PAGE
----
Mexico continues to grow more violent, logging more homicide cases in July than in any month on record, the Los Angeles Times reports. Prosecutors opened 2,599 homicide investigations — an average of 84 a day — last month, said Mexico’s national public security agency. In some of those cases, there were multiple victims. Killings have been rising steadily in Mexico since 2015 as increasingly fragmented criminal groups battle for control of drug trafficking routes and other illegal markets, such as stolen fuel and cargo. Many in Mexico say crime-fighting efforts are also partly to blame for the rising body count.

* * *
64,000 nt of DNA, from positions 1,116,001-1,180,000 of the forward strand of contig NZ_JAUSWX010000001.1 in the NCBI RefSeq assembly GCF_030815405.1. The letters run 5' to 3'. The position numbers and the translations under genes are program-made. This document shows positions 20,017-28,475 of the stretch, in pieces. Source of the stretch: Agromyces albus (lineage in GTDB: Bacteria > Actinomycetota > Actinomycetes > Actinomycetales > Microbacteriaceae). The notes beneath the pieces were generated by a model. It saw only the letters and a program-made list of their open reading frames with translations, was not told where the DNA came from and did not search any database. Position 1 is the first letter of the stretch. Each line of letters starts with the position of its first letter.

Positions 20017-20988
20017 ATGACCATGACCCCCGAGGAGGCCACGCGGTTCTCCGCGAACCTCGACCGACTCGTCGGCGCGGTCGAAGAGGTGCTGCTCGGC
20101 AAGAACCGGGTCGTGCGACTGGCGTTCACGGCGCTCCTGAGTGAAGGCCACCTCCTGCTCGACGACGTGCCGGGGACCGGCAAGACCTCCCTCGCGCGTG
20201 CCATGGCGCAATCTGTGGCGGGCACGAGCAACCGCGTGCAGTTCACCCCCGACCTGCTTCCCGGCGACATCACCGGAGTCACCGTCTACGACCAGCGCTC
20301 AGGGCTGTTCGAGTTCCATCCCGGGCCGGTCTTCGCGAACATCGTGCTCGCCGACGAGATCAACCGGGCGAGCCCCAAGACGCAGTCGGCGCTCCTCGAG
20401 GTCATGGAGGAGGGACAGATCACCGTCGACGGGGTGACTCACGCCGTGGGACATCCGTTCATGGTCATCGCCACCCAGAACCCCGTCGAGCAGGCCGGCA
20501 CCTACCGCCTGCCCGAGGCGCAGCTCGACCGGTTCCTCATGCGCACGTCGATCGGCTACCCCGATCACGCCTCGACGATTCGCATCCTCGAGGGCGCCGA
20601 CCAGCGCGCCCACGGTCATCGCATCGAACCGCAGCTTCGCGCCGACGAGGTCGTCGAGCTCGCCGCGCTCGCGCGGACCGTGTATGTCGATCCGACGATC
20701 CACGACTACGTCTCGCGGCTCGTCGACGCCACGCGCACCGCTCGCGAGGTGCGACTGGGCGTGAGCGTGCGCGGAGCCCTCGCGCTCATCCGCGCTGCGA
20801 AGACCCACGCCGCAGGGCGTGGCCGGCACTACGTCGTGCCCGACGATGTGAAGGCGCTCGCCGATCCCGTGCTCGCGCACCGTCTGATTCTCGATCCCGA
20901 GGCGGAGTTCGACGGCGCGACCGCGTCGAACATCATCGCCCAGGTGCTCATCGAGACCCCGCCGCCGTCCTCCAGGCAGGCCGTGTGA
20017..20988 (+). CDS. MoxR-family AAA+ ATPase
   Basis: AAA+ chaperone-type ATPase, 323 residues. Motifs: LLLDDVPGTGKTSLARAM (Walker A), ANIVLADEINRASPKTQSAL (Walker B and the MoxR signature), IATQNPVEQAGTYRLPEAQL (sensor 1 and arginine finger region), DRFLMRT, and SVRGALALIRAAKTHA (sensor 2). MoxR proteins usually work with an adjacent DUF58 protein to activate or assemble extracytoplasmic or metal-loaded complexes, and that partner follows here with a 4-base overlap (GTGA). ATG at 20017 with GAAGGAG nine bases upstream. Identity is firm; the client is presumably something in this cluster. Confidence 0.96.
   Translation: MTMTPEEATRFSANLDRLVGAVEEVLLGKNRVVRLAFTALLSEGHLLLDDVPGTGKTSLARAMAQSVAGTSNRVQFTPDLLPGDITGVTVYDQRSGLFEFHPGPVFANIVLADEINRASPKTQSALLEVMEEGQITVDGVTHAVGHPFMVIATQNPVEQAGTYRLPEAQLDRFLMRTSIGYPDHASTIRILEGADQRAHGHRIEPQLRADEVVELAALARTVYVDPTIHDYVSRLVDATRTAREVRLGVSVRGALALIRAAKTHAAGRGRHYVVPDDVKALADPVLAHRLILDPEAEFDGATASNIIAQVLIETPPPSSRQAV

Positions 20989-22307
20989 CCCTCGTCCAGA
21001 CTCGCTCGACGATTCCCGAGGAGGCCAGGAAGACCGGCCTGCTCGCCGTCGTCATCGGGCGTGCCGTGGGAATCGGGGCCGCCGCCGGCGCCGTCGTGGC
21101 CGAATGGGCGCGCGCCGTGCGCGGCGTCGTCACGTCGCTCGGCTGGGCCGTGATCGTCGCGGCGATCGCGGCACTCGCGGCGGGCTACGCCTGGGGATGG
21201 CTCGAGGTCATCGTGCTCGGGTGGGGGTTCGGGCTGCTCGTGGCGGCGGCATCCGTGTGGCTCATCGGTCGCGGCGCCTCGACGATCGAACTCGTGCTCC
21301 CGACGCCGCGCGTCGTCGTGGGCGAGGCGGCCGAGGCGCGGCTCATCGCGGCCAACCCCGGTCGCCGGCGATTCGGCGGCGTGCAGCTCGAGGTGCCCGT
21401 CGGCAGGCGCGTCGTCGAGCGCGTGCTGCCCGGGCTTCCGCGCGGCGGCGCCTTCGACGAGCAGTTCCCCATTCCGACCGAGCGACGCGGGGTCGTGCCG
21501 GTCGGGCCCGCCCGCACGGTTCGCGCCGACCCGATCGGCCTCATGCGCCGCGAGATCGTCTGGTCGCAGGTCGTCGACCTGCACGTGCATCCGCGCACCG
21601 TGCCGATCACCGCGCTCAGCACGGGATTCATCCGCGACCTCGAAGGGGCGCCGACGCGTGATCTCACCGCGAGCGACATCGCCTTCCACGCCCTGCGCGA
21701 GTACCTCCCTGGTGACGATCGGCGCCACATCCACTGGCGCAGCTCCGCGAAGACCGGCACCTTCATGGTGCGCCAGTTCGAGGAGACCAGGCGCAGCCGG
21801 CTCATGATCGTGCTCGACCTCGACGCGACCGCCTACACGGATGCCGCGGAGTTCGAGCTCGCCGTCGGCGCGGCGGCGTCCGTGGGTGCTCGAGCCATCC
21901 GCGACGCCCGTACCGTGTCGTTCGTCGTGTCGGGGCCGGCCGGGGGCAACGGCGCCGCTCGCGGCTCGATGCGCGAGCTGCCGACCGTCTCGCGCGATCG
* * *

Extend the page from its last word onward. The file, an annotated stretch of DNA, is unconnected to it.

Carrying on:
With U.S. backing, Mexico has gone to battle against the cartels, jailing drug users and drug runners, destroying opium and marijuana fields and sending thousands of armed soldiers into the streets. That may have weakened cartels, but it has opened the door for bloody infighting among splintered factions. Last year was Mexico’s most violent on record since the government began releasing crime statistics two decades ago, with 25,316 homicide investigations into 31,174 deaths. Mexico is on track to far surpass that this year. The 16,399 homicide cases opened in the first seven months of 2018 were a 14 percent increase over the same period last year. July’s total breaks the previous monthly record of 2,535 set in May. Mexico’s homicide rate is more than quadruple that of the United States. Scott Stewart of the Texas-based intelligence firm Stratfor said Mexican authorities didn’t have any choice but to try to weaken the cartels. “You can’t let them get to the point where they can actually challenge the state,” he said. There is no doubt Mexico’s kingpin strategy of killing or arresting cartel bosses has had a destabilizing effect, he added. Mexican President Enrique Peña Nieto acknowledged this week that his administration’s drug war has, by some measures, failed.